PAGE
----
Army networks MRAPs, M-ATVs
April 21, 2010
By Kris Osborn
- MRAPs were chosen because of their high demand in Afghanistan
- To date, five M-ATVs, seven MRAPs have been outfitted with NIKs
- NIKs are engineered with technology that can receive and distribute data, voice, video and images across the force
The U.S. Army has outfitted a handful of Mine Resistant Ambush Protected, more commonly referred to as MRAP, vehicles with Network Integration Kits designed to give the bomb-defeating vehicles the ability to share real-time information such as sensor data from robots and UAVs while on-the-move in combat, service officials said.
While NIK technology can be outfitted on most Army vehicles, MRAPs were chosen because of their high demand in Afghanistan, said Maj. Gen. Keith Walker, director of the Future Force Integration Directorate, Fort Bliss, Texas.
To date, five M-ATVs, and six MRAPs have been outfitted with NIKs, Army officials said; The MRAPs with NIKs will deploy to Afghanistan with the first unit equipped with Increment 1 technologies which includes the battlefield network, Unattended Ground Sensors, Class 1 UAS, and the Small Unmanned Ground Vehicle (SUGV).
The NIKs, now being built onto MRAPs and M-ATVs at Fort Bliss, Texas, are engineered with technology that can receive and distribute data, voice, video and images across the force using multiple high bandwidth waveforms; they consist of software-programmable Joint Tactical Radio Systems (JTRS) such as the Ground Mobile Radios (GMR), a"dual-enclave" Integrated Computer System (ICS) built to handle classified and unclassified information, and a Blue Force Tracking display screen. The software and operating systems are connected through use of a middle ware called System of Systems Common Operating Environment (SOSCOE).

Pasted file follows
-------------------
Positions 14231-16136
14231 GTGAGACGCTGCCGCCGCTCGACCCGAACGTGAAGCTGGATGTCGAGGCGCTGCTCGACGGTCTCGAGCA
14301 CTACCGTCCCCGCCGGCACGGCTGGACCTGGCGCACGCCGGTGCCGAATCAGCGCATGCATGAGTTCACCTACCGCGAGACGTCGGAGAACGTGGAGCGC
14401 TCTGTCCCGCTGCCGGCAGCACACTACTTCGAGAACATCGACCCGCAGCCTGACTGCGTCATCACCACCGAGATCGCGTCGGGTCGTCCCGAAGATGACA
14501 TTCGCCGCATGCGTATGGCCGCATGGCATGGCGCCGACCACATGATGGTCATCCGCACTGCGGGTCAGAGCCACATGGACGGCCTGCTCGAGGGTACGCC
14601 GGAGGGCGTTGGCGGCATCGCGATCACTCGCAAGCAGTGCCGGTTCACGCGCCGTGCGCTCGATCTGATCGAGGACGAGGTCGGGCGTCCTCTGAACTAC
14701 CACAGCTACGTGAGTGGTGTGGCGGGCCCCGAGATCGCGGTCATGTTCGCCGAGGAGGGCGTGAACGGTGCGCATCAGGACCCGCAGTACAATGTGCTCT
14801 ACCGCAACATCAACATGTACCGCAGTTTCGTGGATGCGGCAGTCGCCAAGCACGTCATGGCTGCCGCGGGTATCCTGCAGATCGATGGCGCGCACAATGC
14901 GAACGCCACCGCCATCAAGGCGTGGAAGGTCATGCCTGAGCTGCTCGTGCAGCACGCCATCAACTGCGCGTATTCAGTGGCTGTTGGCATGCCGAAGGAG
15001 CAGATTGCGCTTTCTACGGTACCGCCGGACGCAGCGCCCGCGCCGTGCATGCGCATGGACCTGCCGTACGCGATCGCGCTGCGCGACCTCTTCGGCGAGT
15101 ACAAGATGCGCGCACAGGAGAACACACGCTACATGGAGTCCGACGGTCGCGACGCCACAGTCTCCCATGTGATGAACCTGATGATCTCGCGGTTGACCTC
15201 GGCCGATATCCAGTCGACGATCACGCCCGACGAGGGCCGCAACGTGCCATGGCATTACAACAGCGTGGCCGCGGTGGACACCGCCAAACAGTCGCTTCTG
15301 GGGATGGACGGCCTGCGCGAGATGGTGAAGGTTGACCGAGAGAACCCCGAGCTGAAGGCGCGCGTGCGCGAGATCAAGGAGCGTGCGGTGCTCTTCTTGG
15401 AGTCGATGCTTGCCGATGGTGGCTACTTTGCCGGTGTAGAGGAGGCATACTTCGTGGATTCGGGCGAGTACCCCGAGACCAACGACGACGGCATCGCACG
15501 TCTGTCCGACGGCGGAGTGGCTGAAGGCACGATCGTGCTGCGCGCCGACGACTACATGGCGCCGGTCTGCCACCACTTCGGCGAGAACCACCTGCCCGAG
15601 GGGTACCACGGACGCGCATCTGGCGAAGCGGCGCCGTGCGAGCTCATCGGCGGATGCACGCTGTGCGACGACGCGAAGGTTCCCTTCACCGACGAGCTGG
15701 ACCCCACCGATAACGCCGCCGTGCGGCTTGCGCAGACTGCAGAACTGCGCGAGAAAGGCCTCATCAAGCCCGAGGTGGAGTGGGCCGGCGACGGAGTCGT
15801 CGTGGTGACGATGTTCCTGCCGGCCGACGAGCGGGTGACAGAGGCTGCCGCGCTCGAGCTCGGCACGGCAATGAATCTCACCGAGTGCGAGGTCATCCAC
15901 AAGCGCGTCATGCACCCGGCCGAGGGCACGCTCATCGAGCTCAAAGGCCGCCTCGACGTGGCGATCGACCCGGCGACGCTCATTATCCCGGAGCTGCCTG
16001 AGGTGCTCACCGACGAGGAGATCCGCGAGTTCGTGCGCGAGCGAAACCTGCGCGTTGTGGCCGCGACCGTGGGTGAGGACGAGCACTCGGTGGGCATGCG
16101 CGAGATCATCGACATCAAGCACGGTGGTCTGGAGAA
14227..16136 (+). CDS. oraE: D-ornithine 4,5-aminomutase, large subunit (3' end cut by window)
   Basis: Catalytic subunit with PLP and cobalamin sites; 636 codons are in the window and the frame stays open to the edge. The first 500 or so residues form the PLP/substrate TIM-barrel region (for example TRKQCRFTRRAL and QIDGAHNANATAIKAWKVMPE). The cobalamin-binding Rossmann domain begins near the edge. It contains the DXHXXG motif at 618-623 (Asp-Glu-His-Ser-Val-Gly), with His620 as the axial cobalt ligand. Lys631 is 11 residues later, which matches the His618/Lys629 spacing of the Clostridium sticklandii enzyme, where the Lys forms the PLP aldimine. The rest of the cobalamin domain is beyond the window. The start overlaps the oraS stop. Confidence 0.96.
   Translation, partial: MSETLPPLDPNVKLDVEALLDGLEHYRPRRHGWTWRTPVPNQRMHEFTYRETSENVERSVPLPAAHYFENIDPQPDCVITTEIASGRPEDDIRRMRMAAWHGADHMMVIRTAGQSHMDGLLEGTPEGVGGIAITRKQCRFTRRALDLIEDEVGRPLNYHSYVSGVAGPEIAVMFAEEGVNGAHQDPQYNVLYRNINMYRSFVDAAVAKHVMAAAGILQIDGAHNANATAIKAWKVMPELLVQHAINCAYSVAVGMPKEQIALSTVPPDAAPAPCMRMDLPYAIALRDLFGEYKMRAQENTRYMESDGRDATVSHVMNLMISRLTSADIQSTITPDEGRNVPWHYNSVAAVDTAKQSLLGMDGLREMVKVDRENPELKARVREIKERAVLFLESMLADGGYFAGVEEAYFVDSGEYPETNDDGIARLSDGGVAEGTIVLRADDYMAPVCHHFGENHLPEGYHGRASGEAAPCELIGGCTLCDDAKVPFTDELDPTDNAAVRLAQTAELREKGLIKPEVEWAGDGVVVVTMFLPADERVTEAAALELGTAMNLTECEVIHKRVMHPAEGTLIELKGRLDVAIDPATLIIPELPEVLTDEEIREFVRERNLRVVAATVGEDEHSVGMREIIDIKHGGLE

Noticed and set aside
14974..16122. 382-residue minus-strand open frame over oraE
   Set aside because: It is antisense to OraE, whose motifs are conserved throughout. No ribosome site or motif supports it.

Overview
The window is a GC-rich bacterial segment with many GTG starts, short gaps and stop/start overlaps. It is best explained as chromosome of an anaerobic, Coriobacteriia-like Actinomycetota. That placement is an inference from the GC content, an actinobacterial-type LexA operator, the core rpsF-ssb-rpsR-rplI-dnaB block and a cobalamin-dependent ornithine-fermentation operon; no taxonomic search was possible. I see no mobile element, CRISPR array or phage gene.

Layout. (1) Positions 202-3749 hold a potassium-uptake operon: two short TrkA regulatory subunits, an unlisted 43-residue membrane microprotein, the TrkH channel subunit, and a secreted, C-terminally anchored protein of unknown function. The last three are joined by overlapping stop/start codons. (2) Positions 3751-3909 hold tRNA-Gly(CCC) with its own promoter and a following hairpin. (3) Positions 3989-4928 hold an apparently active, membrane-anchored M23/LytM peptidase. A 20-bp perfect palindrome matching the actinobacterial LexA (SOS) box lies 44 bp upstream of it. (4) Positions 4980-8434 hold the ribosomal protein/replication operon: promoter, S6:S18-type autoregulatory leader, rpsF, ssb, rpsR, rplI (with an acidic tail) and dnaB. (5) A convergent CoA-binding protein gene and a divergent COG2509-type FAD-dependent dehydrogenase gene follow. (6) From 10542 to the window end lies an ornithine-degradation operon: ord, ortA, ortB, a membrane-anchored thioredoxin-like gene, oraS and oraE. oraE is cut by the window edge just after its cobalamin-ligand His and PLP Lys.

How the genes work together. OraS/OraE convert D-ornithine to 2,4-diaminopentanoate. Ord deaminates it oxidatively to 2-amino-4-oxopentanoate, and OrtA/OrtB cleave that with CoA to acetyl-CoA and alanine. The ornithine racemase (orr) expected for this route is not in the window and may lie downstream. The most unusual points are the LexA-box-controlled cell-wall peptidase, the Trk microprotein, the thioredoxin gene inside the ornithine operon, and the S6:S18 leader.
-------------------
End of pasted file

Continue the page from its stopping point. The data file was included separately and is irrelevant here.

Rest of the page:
By providing "networked" combat-relevant information such as sensor feeds from a UAV across the force in real time, the NIKs may help MRAPs overcome some of their mobility restrictions and provide increased awareness for Soldiers traveling in the vehicles.
"MRAPs are massive there are some places they can't go. If you want to do recon in some areas you have to dismount Soldiers and that involves a risk. However, if I can send a Class I UAS or SUGV [Small Unmanned Ground Vehicle], I can keep Soldiers inside the vehicle," said Jerry Tyree, director of White Sands Missile Range Operations for Program Executive Office Integration.
The networked MRAPs and M-ATVs will particpate in a large scale test later this year.